Katsura Funakoshi Japanese, 1951-2024

Katsura Funakoshi was considered a leading figure in the field of visual arts in Japan. Carved meticulously from camphor wood, his hybrid torso figures have subtly modelled skin and luminescent marble eyes that engage with both fantasy and reality.  Human and surreal, his figures are totems for the connection between mind and body and have great poetic ethereal presence; a deep stillness and quietude in the eyes and facial expressions, both extraordinarily direct yet serene and sublime. In his later works, garlands made of books, fruit, flying bodies and floating hands extend from the shoulders and heads of the figures embodying their dreams and thoughts.  Of these works the artist said “ When something happens, I can see lots of things which stand up from a person’s shoulder, just like an aurora and a rainbow, orbiting above the head.” 


Funakoshi was born in Morioka City, Iwate, Japan in 1951.  From 1971 – 1975 he studied at the Tokyo Zokei Universtiy and Tokyo National University of Fine Arts and Music.  Since the mid 1980’s he returned to both schools as a sculpture teacher and in 1986 spent a year in London under the Japanese Government Overseas Study Program for Artists.  He died in Tokyo in 2024.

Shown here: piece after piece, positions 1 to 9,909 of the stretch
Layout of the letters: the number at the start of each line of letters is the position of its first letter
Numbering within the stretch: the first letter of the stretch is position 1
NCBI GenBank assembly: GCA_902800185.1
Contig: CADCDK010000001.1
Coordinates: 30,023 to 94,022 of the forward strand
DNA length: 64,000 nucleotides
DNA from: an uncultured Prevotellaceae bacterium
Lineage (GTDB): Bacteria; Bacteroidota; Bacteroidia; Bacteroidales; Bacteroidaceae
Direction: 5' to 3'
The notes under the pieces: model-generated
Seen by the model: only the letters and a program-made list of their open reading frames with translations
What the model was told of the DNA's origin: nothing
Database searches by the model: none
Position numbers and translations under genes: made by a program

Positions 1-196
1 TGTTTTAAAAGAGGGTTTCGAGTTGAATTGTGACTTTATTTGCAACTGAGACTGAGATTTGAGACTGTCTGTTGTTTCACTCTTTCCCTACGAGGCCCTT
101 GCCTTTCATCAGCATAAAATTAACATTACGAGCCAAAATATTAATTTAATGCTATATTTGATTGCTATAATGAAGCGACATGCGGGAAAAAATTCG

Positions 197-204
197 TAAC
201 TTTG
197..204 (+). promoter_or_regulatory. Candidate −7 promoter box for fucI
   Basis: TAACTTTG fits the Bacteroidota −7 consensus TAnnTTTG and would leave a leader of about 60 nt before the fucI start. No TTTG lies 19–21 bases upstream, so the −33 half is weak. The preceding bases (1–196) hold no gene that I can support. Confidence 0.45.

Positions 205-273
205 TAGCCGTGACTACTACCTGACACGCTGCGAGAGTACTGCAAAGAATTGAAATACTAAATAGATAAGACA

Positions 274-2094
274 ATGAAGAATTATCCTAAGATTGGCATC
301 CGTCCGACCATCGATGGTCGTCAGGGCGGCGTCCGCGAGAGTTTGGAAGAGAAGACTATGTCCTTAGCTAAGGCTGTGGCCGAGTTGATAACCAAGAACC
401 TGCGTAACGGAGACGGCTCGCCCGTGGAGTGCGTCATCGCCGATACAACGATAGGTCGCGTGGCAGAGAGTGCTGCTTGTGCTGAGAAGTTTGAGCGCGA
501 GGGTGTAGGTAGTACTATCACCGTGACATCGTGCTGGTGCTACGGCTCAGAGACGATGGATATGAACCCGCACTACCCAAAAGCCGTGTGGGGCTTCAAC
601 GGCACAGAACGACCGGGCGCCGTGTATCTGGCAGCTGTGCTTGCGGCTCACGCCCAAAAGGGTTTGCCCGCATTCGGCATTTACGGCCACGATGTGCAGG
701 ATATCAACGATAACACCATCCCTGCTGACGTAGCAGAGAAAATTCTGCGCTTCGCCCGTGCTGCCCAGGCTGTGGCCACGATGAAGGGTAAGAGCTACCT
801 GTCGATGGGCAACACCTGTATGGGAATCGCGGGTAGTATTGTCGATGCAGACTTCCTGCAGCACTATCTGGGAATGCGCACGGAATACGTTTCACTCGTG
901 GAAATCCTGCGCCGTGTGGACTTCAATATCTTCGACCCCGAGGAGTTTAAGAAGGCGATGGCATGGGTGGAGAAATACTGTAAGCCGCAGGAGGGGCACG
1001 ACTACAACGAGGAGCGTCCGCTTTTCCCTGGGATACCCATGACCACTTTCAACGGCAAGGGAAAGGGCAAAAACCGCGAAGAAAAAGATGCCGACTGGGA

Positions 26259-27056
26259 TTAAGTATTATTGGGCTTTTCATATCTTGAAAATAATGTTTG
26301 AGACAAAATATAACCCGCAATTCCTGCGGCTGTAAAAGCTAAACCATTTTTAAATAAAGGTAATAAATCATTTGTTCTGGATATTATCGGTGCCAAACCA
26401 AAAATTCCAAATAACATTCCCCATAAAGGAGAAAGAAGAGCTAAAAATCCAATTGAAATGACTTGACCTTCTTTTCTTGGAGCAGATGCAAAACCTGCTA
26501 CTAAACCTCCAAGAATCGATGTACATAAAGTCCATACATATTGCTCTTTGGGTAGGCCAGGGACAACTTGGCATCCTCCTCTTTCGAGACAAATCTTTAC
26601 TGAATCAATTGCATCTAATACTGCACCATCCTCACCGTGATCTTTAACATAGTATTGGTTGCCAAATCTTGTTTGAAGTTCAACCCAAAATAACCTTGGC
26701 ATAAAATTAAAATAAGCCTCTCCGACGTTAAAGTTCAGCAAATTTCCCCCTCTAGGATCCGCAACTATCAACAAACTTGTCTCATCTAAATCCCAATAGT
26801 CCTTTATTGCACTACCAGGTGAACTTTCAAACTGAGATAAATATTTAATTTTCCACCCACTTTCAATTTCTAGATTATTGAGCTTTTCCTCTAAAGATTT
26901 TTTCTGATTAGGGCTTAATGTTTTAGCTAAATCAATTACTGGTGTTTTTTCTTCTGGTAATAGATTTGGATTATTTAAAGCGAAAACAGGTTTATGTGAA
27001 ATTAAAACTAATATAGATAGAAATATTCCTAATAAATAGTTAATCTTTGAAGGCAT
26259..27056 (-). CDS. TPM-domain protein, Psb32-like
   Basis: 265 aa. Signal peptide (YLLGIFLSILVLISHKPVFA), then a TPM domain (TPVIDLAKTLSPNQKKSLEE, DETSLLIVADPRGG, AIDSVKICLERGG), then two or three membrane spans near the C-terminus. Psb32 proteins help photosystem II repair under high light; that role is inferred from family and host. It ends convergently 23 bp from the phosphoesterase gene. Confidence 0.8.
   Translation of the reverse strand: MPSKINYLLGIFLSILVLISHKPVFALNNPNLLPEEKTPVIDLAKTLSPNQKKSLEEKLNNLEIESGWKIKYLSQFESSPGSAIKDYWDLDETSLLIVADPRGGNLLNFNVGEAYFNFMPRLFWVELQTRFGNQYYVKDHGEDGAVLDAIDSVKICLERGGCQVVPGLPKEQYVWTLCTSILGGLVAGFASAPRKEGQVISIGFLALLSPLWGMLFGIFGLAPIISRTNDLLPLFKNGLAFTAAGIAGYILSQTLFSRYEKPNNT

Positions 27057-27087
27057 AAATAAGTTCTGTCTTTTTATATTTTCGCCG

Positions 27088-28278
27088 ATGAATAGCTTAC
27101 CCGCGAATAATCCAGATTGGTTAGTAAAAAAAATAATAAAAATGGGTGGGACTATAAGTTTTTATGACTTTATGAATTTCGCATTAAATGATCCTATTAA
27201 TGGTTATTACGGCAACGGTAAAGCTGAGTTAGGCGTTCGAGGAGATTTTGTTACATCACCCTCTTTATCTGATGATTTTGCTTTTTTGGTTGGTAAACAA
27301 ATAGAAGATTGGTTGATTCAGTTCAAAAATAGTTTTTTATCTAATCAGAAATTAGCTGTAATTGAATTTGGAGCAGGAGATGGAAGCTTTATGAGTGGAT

Funakoshi’s works have been featured at the Venice Biennale, the São Paulo Biennale, the Documenta IX, and the Shanghai Biennale, and his work is represented in numerous art museums in Japan including Aichi Prefectural Museum of Art, Nagoya, Hiroshima City Museum of Contemporary Art, MCA Tokyo, and internationally including The Metropolitan Museum of Art, New York, USA, the Museum Ludwig, Cologne, Germany and the McMaster Museum of Art, Hamilton, Canada.